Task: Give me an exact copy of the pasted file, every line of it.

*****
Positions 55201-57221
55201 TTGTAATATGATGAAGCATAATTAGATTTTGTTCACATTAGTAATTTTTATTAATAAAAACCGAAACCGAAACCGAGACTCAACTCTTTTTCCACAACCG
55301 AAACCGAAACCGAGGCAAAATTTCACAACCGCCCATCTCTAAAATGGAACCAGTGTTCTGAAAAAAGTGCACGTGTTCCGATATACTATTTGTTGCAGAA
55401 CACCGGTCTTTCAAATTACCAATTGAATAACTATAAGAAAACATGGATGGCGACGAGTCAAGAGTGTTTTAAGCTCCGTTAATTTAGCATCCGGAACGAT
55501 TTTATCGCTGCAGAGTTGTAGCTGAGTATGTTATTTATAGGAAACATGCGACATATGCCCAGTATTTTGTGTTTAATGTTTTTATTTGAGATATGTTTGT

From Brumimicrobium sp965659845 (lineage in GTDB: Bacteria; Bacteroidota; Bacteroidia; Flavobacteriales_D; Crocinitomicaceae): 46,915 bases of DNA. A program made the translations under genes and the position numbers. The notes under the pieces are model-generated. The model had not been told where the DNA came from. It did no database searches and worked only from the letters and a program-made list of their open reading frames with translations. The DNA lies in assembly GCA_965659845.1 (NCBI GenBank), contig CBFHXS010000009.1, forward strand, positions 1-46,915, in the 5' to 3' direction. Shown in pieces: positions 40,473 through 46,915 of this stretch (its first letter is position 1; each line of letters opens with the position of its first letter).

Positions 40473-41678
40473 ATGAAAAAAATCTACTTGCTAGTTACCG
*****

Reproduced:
Positions 55201-57221
55201 TTGTAATATGATGAAGCATAATTAGATTTTGTTCACATTAGTAATTTTTATTAATAAAAACCGAAACCGAAACCGAGACTCAACTCTTTTTCCACAACCG
55301 AAACCGAAACCGAGGCAAAATTTCACAACCGCCCATCTCTAAAATGGAACCAGTGTTCTGAAAAAAGTGCACGTGTTCCGATATACTATTTGTTGCAGAA
55401 CACCGGTCTTTCAAATTACCAATTGAATAACTATAAGAAAACATGGATGGCGACGAGTCAAGAGTGTTTTAAGCTCCGTTAATTTAGCATCCGGAACGAT
55501 TTTATCGCTGCAGAGTTGTAGCTGAGTATGTTATTTATAGGAAACATGCGACATATGCCCAGTATTTTGTGTTTAATGTTTTTATTTGAGATATGTTTGT

From Brumimicrobium sp965659845 (lineage in GTDB: Bacteria; Bacteroidota; Bacteroidia; Flavobacteriales_D; Crocinitomicaceae): 46,915 bases of DNA. A program made the translations under genes and the position numbers. The notes under the pieces are model-generated. The model had not been told where the DNA came from. It did no database searches and worked only from the letters and a program-made list of their open reading frames with translations. The DNA lies in assembly GCA_965659845.1 (NCBI GenBank), contig CBFHXS010000009.1, forward strand, positions 1-46,915, in the 5' to 3' direction. Shown in pieces: positions 40,473 through 46,915 of this stretch (its first letter is position 1; each line of letters opens with the position of its first letter).

Positions 40473-41678
40473 ATGAAAAAAATCTACTTGCTAGTTACCG